In his previous turn in the rotation, Cubs right-hander Kyle Hendricks had given up more than four runs for the first time in 49 starts. But manager Joe Maddon maintained it was a solid outing for Hendricks, who entered the game Sunday against the Cardinals with a 2.81 ERA in his last seven starts.
‘‘I think he’s very close to what he did last year,’’ Maddon said of the pitcher who led all major-league starters in ERA in 2016.
So much for that, it seems. Hendricks barely made it through four innings against the Cardinals, allowing four earned runs. The big blow was a three-run home run by Stephen Piscotty that was absolutely crushed.
Hendricks was lucky it wasn’t a lot worse. Four of the first five hitters he faced hit balls that were ticketed for extra bases but instead turned into hard-luck outs. Matt Carpenter’s drive to the well in right field in the first would’ve been a sure homer on a less gusty day.
With a 4.09 ERA — nearly double what he posted a season ago — Hendricks clearly isn’t his best self. His velocity has improved a bit in the last month, but the pinpoint control he displayed as a Cy Young contender hasn’t fully returned.
In Heyward’s corner
Former Cubs center fielder Dexter Fowler was a high school senior in the Atlanta area when he first met Jason Heyward, then a hotshot freshman. They’ve been friends ever since, a relationship that deepened when they were neighbors in the Cubs’ outfield and frequent companions away from the ballpark last season.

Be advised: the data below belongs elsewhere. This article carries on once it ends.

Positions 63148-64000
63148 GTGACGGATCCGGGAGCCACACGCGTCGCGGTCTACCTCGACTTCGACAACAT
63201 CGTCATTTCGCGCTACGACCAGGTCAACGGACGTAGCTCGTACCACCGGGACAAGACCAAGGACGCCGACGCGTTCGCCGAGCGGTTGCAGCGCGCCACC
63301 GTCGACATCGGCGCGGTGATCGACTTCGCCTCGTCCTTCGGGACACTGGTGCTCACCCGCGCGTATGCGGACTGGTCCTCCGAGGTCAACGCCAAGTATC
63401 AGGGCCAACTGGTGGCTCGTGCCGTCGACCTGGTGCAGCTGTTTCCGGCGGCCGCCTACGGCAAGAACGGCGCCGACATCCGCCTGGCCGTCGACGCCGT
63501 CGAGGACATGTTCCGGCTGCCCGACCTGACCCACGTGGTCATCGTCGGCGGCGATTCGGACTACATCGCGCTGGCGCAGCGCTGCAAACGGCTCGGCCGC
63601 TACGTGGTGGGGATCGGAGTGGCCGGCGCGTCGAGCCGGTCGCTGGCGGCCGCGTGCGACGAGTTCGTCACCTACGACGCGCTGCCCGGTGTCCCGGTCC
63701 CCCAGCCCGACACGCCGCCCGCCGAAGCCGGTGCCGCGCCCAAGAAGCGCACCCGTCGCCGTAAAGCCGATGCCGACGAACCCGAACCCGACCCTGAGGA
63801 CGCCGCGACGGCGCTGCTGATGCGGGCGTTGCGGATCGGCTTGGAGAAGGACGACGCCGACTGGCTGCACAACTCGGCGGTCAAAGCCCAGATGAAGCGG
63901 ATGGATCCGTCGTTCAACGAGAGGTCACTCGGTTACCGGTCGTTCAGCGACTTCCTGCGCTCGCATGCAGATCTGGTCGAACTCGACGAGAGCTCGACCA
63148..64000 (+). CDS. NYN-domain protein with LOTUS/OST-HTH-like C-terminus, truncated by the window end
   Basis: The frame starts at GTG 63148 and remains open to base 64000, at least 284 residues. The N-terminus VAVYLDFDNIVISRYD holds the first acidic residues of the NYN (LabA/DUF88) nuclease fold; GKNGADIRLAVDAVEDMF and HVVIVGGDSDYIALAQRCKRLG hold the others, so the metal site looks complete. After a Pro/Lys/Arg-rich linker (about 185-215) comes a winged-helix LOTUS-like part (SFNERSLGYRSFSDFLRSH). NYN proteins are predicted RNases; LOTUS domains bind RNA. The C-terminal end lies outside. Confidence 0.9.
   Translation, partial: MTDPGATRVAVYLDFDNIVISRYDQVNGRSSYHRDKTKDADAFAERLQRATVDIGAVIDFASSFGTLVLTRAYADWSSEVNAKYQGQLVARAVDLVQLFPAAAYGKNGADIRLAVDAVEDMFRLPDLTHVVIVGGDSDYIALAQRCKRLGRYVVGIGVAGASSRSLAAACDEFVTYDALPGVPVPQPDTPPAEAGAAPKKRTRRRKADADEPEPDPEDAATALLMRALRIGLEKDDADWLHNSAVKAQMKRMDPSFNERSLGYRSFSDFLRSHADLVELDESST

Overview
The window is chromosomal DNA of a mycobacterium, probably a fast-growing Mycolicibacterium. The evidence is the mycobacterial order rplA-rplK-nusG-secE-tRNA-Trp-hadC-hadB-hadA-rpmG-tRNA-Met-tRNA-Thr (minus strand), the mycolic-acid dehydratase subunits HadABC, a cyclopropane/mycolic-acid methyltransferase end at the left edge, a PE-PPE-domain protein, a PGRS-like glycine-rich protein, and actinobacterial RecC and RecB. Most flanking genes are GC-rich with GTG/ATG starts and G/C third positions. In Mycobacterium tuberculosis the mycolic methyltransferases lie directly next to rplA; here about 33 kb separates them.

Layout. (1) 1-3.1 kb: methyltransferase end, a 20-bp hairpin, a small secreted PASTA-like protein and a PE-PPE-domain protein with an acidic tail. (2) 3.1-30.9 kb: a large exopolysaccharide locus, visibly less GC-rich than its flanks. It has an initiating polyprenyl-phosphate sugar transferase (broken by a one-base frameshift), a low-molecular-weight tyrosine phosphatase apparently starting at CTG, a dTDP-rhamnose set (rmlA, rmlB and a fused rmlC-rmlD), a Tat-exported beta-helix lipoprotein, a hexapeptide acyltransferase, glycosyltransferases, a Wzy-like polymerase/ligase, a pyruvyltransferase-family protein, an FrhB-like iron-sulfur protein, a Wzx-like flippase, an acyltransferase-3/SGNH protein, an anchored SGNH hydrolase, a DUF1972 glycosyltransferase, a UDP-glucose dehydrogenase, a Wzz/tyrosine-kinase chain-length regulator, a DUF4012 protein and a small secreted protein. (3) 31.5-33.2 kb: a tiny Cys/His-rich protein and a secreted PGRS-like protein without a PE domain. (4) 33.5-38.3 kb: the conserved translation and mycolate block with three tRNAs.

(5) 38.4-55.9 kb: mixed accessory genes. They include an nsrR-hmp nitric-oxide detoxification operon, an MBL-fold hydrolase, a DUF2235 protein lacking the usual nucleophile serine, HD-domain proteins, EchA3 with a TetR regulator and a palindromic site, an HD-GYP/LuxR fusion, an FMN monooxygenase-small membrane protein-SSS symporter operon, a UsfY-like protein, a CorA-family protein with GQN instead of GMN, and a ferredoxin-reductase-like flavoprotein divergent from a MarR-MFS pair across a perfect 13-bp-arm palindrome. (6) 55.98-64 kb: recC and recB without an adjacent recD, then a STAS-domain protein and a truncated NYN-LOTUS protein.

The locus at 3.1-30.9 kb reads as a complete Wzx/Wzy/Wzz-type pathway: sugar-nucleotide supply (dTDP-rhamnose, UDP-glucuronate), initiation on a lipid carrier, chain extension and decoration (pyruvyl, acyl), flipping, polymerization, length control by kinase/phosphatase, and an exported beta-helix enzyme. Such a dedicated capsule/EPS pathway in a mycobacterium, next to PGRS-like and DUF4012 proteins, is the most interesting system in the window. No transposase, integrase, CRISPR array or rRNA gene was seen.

No doubt, Fowler had a front-row view as Heyward sank into a nightmarish offensive rut that lasted pretty much from April through the World Series.
‘‘Obviously, he didn’t have the year he wanted to last year,’’ said Fowler, whose own performance at the plate was arguably the best of his career.
Now the Cardinals’ center fielder, Fowler has kept tabs mostly from afar as Heyward has fared much better in 2017. Even many of Heyward’s outs in the last couple of weeks have been smoked into the far reaches of the outfield.
‘‘I’m happy for him in any aspect when he’s doing well,’’ Fowler said. ‘‘He has bounced back nicely. That’s great to see.’’
Friends to the end
Less than two weeks ago, Cubs Hall of Famer Billy Williams paid a visit to dear friend Jimmy Piersall and spent the better part of two hours sharing baseball stories and laughs with the former outfielder, White Sox broadcaster and roving instructor with the Cubs.
Piersall’s wife, Jan, called Williams a couple of days after the visit to tell him how special it had been. Piersall died Saturday at 87 after a long illness.
‘‘It was so great,’’ Williams said. ‘‘He was in a wheelchair, but his mind was still fresh. We just had a great time. We always enjoyed talking baseball together so much.’’
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